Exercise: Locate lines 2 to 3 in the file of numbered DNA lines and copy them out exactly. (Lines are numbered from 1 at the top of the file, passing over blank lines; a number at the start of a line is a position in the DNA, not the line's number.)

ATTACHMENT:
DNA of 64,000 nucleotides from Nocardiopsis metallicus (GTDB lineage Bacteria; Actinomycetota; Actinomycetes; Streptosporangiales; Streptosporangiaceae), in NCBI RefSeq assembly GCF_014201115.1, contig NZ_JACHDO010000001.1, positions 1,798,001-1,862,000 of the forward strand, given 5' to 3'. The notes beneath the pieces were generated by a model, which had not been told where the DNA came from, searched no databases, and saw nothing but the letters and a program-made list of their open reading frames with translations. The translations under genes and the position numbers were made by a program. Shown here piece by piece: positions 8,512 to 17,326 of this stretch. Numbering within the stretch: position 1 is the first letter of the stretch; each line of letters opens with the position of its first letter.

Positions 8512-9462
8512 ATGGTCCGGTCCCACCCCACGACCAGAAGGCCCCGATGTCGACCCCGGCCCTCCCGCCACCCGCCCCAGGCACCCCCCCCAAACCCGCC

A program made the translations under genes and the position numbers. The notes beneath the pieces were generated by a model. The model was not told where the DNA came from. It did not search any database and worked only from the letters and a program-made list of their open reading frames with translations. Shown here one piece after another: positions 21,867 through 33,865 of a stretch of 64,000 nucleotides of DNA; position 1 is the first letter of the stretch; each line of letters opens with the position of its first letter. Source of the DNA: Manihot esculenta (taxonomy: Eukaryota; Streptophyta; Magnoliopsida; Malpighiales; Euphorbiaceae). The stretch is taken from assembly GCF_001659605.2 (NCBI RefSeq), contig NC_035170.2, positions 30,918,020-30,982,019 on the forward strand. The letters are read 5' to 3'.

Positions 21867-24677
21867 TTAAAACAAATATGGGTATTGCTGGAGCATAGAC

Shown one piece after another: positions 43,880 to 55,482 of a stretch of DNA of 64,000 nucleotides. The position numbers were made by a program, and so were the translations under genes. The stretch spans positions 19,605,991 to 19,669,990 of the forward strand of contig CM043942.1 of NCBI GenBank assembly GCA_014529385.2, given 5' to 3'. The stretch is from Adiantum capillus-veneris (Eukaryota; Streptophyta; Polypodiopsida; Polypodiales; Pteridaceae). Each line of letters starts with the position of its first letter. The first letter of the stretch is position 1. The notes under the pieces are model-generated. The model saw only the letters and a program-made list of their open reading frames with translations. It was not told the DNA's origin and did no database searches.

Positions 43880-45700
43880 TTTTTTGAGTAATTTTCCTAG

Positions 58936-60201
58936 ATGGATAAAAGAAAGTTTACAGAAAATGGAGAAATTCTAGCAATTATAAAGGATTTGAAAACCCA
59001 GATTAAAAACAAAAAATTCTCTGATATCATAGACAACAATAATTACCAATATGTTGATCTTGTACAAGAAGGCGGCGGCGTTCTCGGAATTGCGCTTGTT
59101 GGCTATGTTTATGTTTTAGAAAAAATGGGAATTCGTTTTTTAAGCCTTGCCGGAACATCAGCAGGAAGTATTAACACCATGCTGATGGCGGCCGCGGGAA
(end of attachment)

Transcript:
Positions 8512-9462
8512 ATGGTCCGGTCCCACCCCACGACCAGAAGGCCCCGATGTCGACCCCGGCCCTCCCGCCACCCGCCCCAGGCACCCCCCCCAAACCCGCC